Sometime last year I went to a writing workshop at Faber Academy with novelist Carrie Tiffany. The title was Fiction Mining, and it was all about taking inspiration from your experiences to perform a sort of alchemy within your writing. But the lesson I learnt most was through an offhand comment she made, about the process of essentially doing nothing after a book is done.
The suggestion was to take time off to visit galleries or go on walks, listen to music. To read and recharge the batteries for a good few months, at least. I realised I’d never actually done this. I’ve always been so worried about being without another project to keep me busy, I don’t actually stop and chill for a bit, or really savour each small success.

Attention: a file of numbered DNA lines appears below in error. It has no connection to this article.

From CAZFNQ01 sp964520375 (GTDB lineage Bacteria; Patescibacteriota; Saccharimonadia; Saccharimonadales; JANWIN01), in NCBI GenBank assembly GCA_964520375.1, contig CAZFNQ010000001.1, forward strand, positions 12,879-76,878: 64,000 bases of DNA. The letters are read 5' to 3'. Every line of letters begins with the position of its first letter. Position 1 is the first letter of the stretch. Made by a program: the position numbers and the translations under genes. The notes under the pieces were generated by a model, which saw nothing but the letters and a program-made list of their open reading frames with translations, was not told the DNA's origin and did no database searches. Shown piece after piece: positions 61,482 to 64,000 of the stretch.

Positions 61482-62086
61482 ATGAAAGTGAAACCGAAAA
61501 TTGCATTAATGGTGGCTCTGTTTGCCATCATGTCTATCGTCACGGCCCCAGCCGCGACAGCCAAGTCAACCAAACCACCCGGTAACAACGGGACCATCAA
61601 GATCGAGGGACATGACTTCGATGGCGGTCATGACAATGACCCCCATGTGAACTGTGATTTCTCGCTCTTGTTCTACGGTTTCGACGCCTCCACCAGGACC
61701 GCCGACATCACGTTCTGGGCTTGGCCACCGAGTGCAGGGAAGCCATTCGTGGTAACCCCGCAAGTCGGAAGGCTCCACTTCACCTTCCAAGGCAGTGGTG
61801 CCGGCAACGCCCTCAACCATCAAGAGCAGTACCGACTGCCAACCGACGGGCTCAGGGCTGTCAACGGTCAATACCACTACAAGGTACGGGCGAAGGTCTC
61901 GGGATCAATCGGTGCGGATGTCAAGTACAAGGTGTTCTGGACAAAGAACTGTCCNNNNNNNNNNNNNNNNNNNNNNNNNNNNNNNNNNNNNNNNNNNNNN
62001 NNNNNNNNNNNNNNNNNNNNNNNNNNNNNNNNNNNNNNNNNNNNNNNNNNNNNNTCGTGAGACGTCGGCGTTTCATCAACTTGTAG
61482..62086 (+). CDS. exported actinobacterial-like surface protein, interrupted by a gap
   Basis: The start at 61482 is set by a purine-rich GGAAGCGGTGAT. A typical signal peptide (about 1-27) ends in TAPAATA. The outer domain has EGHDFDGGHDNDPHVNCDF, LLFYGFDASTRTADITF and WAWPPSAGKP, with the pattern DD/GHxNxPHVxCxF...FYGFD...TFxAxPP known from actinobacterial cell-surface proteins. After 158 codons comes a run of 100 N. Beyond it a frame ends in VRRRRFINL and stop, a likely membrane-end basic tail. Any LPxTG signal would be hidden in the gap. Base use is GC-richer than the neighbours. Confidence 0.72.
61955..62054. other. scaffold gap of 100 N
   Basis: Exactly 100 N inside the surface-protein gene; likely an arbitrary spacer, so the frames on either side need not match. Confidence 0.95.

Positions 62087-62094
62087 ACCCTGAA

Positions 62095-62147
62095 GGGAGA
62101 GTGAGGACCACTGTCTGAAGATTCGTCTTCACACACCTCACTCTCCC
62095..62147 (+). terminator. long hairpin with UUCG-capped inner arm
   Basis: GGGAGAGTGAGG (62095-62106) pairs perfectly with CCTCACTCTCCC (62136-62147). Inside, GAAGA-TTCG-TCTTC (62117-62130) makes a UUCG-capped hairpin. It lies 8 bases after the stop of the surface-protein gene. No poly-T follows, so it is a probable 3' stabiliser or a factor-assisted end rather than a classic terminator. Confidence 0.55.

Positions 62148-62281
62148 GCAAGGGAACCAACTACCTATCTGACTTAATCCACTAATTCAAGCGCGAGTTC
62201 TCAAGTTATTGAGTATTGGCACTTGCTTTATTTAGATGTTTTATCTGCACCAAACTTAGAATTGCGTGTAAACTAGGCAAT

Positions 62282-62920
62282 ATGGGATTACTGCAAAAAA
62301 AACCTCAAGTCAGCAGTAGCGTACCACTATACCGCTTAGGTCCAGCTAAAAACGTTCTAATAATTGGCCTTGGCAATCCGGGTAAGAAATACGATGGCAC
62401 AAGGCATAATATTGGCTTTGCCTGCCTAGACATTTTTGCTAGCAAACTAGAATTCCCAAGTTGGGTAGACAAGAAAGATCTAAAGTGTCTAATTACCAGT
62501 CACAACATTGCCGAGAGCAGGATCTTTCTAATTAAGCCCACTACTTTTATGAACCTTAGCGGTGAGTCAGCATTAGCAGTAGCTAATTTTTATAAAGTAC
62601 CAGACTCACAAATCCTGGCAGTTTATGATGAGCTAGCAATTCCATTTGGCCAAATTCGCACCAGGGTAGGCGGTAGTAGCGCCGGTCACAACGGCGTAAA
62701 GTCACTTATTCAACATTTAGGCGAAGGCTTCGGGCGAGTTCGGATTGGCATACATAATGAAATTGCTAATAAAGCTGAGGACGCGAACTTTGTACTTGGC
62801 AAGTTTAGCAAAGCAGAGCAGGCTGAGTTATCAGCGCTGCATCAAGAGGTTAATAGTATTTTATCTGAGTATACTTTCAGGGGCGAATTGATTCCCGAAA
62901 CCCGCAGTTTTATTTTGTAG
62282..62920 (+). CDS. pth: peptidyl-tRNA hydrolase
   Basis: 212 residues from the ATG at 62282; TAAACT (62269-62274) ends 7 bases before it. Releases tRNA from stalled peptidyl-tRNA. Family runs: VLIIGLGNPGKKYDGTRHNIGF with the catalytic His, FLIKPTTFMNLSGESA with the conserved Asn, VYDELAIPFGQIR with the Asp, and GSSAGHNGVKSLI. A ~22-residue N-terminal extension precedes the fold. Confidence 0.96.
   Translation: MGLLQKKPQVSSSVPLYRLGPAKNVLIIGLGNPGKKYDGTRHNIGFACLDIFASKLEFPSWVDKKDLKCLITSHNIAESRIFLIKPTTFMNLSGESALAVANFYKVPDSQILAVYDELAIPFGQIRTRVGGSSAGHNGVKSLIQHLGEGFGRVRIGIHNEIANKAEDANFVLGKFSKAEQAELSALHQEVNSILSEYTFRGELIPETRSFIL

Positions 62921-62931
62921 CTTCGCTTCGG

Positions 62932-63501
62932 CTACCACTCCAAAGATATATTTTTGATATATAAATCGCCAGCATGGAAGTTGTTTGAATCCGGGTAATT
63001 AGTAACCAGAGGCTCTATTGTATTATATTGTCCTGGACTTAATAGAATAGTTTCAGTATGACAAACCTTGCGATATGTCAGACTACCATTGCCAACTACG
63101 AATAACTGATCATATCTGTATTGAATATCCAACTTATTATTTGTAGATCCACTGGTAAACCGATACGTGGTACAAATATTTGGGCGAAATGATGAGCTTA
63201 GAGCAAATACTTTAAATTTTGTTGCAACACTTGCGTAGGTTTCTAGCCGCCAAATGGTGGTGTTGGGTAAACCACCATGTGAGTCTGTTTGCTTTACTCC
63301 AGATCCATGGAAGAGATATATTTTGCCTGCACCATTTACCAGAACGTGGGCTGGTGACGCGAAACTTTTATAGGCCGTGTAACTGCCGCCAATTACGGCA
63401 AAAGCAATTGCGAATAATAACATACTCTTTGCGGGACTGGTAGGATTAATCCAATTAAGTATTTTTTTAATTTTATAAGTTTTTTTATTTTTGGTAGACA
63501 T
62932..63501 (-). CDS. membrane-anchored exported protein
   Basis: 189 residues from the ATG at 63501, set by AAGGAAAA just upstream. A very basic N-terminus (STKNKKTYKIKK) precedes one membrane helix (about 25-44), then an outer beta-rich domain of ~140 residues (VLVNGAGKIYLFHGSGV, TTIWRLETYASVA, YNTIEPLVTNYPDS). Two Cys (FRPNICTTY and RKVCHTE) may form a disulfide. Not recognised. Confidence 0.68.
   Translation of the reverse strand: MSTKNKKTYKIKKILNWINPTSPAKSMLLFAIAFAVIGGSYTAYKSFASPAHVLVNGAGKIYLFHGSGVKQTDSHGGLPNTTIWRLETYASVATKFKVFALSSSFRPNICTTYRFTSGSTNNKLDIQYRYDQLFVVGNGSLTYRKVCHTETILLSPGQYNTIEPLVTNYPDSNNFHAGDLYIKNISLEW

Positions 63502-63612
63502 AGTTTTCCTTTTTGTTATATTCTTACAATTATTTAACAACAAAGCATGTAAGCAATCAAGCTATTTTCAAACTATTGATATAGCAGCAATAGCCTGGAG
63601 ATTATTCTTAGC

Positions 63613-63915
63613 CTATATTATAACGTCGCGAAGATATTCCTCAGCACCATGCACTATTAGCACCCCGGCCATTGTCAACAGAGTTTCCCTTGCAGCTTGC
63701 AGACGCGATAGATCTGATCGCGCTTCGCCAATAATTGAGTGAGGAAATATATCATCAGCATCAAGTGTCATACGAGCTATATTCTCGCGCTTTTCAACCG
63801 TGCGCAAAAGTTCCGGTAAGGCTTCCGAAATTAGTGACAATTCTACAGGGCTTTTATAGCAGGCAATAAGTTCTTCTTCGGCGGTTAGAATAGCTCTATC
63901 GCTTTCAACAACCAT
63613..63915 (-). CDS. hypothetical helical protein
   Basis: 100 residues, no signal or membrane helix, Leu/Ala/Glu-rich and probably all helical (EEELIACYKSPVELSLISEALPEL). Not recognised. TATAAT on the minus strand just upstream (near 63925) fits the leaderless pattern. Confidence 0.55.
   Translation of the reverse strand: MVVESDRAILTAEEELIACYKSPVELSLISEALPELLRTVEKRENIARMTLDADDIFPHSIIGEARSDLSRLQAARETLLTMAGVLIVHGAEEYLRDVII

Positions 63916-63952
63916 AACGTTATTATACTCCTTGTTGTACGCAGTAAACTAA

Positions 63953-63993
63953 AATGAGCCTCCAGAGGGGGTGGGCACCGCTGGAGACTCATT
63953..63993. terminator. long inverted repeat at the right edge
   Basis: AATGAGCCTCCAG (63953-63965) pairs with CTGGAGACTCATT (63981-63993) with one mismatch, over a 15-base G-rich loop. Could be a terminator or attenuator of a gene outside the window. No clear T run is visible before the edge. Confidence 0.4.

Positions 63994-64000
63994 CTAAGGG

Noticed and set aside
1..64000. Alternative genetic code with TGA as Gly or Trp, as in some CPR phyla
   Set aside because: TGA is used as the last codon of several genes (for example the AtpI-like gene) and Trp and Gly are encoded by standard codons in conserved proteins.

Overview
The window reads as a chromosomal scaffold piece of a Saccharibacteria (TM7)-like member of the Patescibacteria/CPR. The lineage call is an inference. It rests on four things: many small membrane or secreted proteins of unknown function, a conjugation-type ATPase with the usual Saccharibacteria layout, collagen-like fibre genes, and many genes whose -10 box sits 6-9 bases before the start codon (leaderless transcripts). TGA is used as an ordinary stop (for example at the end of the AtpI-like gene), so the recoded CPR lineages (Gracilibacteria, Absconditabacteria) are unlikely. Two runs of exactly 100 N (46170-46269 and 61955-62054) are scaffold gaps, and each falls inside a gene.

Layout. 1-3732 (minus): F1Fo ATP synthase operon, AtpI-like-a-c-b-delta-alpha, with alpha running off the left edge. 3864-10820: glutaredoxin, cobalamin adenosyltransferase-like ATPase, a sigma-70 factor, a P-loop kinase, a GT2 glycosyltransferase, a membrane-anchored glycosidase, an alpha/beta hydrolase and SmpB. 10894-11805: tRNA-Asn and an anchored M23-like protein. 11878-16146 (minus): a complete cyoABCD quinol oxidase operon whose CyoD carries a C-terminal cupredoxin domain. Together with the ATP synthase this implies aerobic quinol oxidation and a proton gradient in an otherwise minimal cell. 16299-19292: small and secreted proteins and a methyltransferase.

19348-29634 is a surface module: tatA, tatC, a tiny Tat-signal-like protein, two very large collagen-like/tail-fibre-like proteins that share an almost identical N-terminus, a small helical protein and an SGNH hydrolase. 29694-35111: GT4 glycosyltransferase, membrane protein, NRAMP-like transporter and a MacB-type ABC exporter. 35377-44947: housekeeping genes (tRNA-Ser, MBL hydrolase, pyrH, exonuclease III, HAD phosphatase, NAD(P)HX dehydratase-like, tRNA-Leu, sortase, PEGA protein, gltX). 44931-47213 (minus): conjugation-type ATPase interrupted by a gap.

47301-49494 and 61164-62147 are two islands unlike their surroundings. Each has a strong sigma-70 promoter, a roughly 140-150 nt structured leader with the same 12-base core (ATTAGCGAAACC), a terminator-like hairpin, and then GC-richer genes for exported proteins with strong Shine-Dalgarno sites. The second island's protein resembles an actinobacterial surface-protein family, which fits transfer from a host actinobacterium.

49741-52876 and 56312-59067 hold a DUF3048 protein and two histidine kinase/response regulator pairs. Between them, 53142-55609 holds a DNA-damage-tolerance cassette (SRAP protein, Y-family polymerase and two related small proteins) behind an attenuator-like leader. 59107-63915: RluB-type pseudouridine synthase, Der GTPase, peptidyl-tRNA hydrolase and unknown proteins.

I feel so uncomfortable in limbo. Even if you love what you do, being in the middle of something’s all about the daily grind and the importance of simply getting it done – whether that’s a creative project or otherwise. But limbo does give you energy to keep going, and puts things in perspective. It’s also a time of possibility.
Lately I’ve been forced to rest. I’ve started taking pleasure in long walks around the bay and just stretching. Towards the end of last year I was punishing my body with exercise as a way of counteracting the work of sitting at a computer all day long. All go go go, then stop & atrophy.
The other day I sped over to the bay to do my relaxing walk(!), ready to listen to music to make me walk faster and beat my time from the day before. Then I realised I’d misplaced my headphones. I almost went home, but didn’t. And that was the first time in years I found myself alone, without stimulation, simply walking and breathing.
I slowed down. I listened. I watched some clouds drift by, and didn’t let myself think about anything too much. It felt good.